Good mornin’ all! Hope you all are having a great Christmas and much needed extended weekend. Friends came over last night, Mama made a pot of mulled wine and I got hugged up with some Lagavulin 16. Man-Cub awoke to several hot wheels & Thomas mini’s this morning. Santa was good to us, and now we’re relaxing and enjoying the balmy 16 degree weather in Kansas City.
We’re a week away from the showdown in Pasadena. I can’t wait. I just really want the Sooners to play a clean game with no giveaway mistakes. A muffed punt or fumble or blocked kick etc. Play clean in this one and we have a great chance to play for #8 two weeks from now.
In the 1st matchup, Malzahn did a great job mixing up the play calls and using misdirection to nullify the Georgia speed. It’s a good fake screen to the bottom as the receiver cuts around on a reverse. Kerryon Johnson is blocking the backside. Even if you don’t give it here on the reverse, it keeps the defense honest.
As the receiver takes it around the corner, the Center does a great job “not chasing” the linebacker(blue arrow) outside. You’re taught in a sound run game, to keep working to the backside. The thought is that as a lineman you’re not catching that blue arrow linebacker, so you yourself just create more traffic and give the ballcarrier less space to put a move on the blue arrow linebacker. Also, you have a more natural path to the backside player as shown below. Also, if you chase that blue arrow linebacker it gives #3, Roquan Smith a free run at your ballcarrier. As your ballcarrier slows to juke the blue arrow linebacker, Roquan is most likely coming clean with an earhole shot on your runner.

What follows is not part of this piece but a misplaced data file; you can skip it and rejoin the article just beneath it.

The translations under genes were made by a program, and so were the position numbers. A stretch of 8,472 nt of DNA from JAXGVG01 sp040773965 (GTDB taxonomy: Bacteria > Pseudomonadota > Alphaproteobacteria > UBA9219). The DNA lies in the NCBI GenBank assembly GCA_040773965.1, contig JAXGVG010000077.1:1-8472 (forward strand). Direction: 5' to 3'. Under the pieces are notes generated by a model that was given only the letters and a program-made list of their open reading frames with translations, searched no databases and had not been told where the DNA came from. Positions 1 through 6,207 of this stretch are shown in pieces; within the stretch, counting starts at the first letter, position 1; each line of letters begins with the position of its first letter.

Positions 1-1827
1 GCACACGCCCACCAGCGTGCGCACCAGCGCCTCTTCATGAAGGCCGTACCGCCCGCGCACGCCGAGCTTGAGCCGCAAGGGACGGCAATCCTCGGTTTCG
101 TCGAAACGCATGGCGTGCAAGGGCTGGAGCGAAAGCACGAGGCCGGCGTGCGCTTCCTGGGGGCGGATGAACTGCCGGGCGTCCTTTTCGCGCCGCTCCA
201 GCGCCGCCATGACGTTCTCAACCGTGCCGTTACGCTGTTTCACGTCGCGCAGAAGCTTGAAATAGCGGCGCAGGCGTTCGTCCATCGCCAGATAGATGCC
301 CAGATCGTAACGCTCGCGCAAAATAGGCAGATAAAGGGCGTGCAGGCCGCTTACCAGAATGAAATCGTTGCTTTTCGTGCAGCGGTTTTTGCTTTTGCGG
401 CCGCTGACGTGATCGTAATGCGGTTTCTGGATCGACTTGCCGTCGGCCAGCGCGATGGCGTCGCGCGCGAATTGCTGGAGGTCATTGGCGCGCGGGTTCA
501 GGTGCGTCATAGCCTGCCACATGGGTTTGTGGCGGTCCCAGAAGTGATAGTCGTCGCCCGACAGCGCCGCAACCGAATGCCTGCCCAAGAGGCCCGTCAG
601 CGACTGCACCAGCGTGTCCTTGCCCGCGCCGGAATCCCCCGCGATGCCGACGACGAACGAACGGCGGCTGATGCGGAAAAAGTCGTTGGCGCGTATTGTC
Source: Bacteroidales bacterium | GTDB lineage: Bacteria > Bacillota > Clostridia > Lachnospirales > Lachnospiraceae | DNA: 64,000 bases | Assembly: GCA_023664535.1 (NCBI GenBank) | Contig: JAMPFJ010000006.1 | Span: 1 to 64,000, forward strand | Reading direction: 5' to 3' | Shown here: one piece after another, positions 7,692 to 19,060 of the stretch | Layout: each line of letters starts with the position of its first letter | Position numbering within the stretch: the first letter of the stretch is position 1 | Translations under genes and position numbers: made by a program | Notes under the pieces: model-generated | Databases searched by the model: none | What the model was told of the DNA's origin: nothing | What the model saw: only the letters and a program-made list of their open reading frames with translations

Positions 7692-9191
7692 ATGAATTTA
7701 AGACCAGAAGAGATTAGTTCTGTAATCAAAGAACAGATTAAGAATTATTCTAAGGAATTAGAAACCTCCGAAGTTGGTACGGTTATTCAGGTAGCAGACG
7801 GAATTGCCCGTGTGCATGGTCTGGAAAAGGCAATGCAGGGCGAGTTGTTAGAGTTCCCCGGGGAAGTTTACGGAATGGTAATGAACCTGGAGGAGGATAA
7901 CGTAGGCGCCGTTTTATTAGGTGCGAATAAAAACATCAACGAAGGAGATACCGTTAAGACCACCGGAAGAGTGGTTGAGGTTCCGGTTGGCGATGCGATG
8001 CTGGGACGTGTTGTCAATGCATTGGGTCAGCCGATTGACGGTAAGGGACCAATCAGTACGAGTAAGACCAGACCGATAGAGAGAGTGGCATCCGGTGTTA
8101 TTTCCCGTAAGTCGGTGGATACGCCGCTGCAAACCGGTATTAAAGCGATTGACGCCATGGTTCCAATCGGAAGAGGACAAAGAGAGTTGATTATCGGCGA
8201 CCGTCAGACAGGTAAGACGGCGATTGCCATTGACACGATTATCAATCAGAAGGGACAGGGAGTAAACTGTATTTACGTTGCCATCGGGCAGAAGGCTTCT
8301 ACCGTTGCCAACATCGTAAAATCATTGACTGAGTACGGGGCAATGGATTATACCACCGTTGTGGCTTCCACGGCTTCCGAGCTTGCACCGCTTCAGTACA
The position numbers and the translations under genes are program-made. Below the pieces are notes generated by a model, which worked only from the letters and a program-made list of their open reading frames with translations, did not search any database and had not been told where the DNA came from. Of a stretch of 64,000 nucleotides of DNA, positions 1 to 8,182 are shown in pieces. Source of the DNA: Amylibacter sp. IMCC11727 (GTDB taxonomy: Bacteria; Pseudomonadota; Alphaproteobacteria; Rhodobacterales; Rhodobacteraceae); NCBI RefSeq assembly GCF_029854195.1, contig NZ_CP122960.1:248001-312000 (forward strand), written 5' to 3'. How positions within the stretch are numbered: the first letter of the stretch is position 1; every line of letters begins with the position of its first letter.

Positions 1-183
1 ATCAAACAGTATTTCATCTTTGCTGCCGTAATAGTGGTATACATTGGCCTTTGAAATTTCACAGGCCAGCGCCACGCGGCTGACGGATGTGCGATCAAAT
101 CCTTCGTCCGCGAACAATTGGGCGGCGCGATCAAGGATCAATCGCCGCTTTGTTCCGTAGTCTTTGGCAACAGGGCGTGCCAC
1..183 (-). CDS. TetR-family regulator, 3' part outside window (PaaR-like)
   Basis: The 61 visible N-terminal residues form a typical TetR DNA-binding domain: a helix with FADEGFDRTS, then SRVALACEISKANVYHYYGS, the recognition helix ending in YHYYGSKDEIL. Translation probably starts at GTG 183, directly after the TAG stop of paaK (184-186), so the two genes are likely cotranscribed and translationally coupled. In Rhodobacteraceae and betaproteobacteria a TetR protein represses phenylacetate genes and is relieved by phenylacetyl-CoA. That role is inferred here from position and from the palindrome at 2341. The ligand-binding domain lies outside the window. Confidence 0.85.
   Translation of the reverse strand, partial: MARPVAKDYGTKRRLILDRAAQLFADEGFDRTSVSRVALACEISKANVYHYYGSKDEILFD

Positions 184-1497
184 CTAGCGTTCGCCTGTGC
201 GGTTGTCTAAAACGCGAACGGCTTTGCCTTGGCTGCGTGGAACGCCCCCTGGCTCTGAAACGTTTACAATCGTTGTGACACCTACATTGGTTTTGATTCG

And you can see here, the receiver outran that blue arrow linebacker anyway. Also, because the center was fundamentally sound, the play gained a 1st down, and Roquan Smith is nowhere to be found close to the play. Moral of the story….Don’t chase linebackers!
This is a lead option keep. Starting with the tackle, he has to do a better job coming straight off the ball. See how his shoulders are turned slightly? If he comes straighter off the ball he has a better angle and about a half a yard more outside leverage against #3 Roquan Smith. The red arrow defensive end would be forced to stay outside because you didn’t as a tackle let him crash down because you’re in the way. The fullback is pulling around to block #24, since your read player is the d end who you’re going to leave unblocked. Kerryon Johnson is the give player going through the path along the inside blue arrow.
So had the red arrow tackle stayed straighter off the ball, he probably gets a more clean block on the linebacker. A half a step is everything, but he still gets enough on the linebacker to keep him from making the play. The read player is trying to come back outside, but Stidham has enough momentum to outrun him to the pylon. The fullback has a great angle to wall off #24 and spring his QB for the TD on the keeper.
This is still a pretty good lookin’ play. The red arrow fullback has a great angle again walling off #24. The linebacker finally gets unblocked on the blue arrow and the tackle is powerless to watch because of how he stepped on the snap. Auburn scores anyway on a nice play.
This is an unconventional twist. The red arrow DT is going to loop around the tackle. Normally on a twist, you’ll have the player who’s locked up with the tackle slant inside toward #65. Here though he goes out to the left tackle to prevent the tackle from passing him off to #65. As the guard, #65 sees this, he needs to peel back and meet the looper behind the tackle. Also, #47 has to feel this coming and help out.
Neither happen though, and the big D-Tackle comes free on a 7 step drop. If the Sooners can get the Bulldogs to long yardage and then run twists, stunts and blitzes, they may create some negative plays for Georgia.
Because even though Georgia showed they couldn’t protect 7 step drop plays consistently, they kept calling them. This was a way-lay of a hit that popped the ball out. Georgia recovered it, but it was a big time negative play.